LA Board of Cosmetology putting brakes on mobile salon

Published: Jul. 30, 2015 at 7:36 PM CDT|Updated: May. 20, 2016 at 8:12 PM CDT
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BOSSIER CITY, LA (KSLA) - A South Bossier hair stylist says she wants to take her talent on the road, but state law is preventing her from doing so.

Hair stylist Jennifer Menard has always had a passion for helping others. It was that passion and working with the elderly and disabled that gave her the idea to come up with Glamour on the Geaux. According to Jennifer, it is Louisiana's first fully functioning mobile hair salon complete with a wheelchair lift for those with limited mobility.

"I could get my clients that are in the nursing home, also my clients that are not," says Menard. "And, get to those that are at home that can't get out to get to the salon."

A great idea that was met with some opposition after a visit from the State Board of Cosmetology inspector.

"We don't license mobile salons, I said 'what do you mean there are no rules against it' and she said we don't license mobile salons," says Menard.

The problem is, Jennifer had already received her salon license from the State Board of Cosmetology but even with that license, the boards wouldn't give her permission to run a salon out of a vehicle.

"She said, 'well you're barking up the wrong tree, you're going to have to go to the state to get the law rewritten and revised in order for it to be allowed,'" claims Menard.

The state law doesn't speak against a mobile salon, actually there is no law regulating one at all. What the law does is define a salon as part of a premises and a premises, according to "Black's Law" dictionary means a room, shop, building or definite area.

Jeannette Sharbano, a customer of Glamour on the Geaux, says she sees this beauty shop on wheels as more of a help than a nuisance.

"I'm 85 and I can't get out every time I want to go to the beauty shop," says Sharbano. "I think her main goal is to help people and she's always been so dedicated to helping elderly people and handicapped people."

Until Jennifer gets over this hurdle, Glamour on the Geaux will have to come to a screeching halt.

We reached out to the attorney for the LA Board of Cosmetology, Sheri Morris, her response is below:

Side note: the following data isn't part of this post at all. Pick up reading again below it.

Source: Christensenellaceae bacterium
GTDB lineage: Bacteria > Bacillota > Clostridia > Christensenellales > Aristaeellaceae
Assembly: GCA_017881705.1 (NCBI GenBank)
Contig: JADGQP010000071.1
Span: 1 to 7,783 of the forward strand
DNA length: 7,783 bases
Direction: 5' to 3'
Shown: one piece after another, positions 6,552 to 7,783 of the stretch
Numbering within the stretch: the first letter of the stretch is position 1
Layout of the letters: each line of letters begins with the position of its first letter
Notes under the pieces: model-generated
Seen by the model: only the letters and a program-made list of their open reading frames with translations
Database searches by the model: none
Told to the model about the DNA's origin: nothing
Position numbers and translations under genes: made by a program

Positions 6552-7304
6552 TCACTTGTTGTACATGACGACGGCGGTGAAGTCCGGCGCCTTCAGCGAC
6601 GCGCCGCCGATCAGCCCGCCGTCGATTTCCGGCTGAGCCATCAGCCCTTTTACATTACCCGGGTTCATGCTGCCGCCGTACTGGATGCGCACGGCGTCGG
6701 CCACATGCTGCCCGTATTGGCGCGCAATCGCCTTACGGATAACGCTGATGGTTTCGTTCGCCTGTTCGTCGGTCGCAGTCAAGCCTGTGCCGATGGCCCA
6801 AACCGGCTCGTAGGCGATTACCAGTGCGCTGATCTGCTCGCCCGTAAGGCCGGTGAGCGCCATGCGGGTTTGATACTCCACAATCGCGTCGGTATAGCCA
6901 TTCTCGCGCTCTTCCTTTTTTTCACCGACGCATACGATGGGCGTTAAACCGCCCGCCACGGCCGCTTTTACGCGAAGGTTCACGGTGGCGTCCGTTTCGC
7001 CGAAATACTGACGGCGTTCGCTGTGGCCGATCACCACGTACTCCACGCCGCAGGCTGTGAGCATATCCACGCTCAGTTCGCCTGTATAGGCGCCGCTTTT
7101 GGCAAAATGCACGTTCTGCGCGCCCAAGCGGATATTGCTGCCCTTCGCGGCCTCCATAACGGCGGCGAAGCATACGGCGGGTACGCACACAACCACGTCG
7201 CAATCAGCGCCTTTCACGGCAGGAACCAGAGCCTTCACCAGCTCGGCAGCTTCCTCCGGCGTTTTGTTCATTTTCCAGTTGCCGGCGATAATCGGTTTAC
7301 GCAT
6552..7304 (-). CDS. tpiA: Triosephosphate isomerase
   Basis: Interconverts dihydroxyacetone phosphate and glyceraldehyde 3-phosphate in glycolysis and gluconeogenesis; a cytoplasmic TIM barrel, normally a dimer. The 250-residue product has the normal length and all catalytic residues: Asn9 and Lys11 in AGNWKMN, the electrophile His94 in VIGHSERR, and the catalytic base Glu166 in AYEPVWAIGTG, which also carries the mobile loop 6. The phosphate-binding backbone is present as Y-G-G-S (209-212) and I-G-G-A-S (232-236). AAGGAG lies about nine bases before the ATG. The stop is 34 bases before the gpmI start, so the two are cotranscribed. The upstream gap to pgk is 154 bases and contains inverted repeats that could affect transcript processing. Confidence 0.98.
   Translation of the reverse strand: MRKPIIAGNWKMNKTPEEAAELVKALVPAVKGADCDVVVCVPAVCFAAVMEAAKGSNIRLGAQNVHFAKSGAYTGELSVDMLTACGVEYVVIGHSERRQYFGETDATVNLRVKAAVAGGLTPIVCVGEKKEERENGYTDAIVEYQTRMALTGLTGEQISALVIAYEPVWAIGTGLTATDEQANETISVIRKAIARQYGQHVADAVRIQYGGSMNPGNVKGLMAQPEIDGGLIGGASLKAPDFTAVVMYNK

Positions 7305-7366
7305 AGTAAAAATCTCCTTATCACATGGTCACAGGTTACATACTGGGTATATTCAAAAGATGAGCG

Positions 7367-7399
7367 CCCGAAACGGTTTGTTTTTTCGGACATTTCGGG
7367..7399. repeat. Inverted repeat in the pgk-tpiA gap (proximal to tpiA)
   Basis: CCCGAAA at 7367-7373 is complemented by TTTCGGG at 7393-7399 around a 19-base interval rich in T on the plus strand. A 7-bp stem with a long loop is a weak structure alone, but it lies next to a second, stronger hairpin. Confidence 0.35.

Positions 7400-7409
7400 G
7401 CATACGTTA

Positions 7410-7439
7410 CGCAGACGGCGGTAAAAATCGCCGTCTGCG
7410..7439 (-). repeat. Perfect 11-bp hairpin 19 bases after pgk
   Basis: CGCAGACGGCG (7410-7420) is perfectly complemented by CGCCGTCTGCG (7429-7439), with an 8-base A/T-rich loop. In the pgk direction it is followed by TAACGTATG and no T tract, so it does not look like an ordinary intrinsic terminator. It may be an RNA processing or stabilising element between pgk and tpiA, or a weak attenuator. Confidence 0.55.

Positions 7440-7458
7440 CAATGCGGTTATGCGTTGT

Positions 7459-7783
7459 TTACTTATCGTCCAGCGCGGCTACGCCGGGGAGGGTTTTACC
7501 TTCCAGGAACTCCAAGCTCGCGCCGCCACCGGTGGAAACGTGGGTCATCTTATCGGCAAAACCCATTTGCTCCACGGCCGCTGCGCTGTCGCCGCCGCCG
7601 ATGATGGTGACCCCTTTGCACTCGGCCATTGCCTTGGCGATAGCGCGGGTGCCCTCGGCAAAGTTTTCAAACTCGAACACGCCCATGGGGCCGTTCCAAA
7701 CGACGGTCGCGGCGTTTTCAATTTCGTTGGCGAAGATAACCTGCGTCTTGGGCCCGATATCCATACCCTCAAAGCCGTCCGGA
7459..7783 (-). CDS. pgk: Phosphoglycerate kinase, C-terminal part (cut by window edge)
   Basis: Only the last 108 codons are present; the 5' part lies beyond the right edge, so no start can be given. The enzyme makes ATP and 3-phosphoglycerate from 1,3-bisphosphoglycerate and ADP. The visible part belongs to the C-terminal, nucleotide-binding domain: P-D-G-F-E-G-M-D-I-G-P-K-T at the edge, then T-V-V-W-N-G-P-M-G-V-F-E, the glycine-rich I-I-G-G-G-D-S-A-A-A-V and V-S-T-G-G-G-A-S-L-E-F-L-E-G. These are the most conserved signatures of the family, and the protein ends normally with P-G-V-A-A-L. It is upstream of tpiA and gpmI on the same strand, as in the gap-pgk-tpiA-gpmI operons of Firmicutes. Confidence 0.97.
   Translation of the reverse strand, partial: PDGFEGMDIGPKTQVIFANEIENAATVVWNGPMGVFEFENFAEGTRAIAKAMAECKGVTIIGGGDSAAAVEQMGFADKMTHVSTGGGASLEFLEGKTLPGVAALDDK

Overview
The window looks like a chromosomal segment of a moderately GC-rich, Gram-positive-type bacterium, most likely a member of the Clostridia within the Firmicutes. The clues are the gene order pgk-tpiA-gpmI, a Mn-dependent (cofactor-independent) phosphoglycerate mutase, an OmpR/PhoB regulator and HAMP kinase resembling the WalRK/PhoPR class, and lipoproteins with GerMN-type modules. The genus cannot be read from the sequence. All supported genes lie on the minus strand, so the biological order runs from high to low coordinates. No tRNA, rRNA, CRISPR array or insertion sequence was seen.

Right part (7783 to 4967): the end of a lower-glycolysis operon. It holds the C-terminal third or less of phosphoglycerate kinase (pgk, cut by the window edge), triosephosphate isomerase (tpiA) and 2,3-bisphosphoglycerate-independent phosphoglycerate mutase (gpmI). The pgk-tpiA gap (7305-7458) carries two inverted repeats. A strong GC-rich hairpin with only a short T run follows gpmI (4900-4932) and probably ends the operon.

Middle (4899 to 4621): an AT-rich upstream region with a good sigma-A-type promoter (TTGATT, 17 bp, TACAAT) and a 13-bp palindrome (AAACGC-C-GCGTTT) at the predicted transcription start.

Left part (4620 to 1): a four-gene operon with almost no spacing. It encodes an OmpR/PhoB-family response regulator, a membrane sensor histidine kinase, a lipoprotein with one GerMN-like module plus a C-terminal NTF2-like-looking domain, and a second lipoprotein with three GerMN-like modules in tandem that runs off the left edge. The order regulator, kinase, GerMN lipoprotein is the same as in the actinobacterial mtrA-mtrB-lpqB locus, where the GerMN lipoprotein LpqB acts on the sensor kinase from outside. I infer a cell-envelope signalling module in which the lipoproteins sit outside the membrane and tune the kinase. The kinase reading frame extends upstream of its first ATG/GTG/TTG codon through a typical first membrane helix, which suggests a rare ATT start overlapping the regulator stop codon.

"Louisiana law requires the Louisiana State Board of Cosmetology to license individuals who perform cosmetology services for a fee and beauty shops or salons wherein cosmetology services are performed provided the individual or salon meets all requirements. Individuals licensed by the Board must perform services at a licensed facility unless one of the following exceptions apply:

  • at the residence of a client who is chronically ill or disabled,
  • in a hospital or infirmary, at a funeral establishment,
  • at a temporary site such as a television, motion picture, video or theatrical production, photographic session or similar activity, or
  • at a retail establishment to demonstrate cosmetics in connection with the sale of cosmetics), La. R.S. 37:591.

La. R.S. 37:591(D) defines "Beauty shop" or "salon" in part as "any premises upon or within which cosmetology is practiced for a fee." Premises are generally defined as a house or building, together with its land and outbuildings. Black's Law dictionary defines premises in part as, "lands and tenements; an estate, including land and buildings thereon; . . . The area of land surround a house, and actually or by legal construction forming one inclosure with it. A distinct and definite locality, and may mean a room, shop, building or other definite area, or a distinct portion of  real estate." [Emphasis added.]

All licensed beauty shops and salons must have the required physical, sanitary and administrative facilities, La. R.S. 37:591. In order to protect the health, welfare and safety of the public, salons are required to be inspected twice annually to ensure that the facilities have proper equipment to maintain sanitary conditions. In addition to the requirements in state law and the Board's rules, beauty shops must comply with all local zoning laws applicable to the operation of businesses which serve the public.

Ms. Menard advised the Board that she was performing cosmetology services in her bus which does not have restroom facilities. Ms. Menard stated that she discontinued providing cosmetology services in her bus while parked at her residence upon the request of local officials who advised she was violating local zoning laws. Additionally, Ms. Menard advised that when she moved her bus to a vacant lot near her home, the property owner who she did not grant her permission to occupy the property requested that she move her bus from the property."

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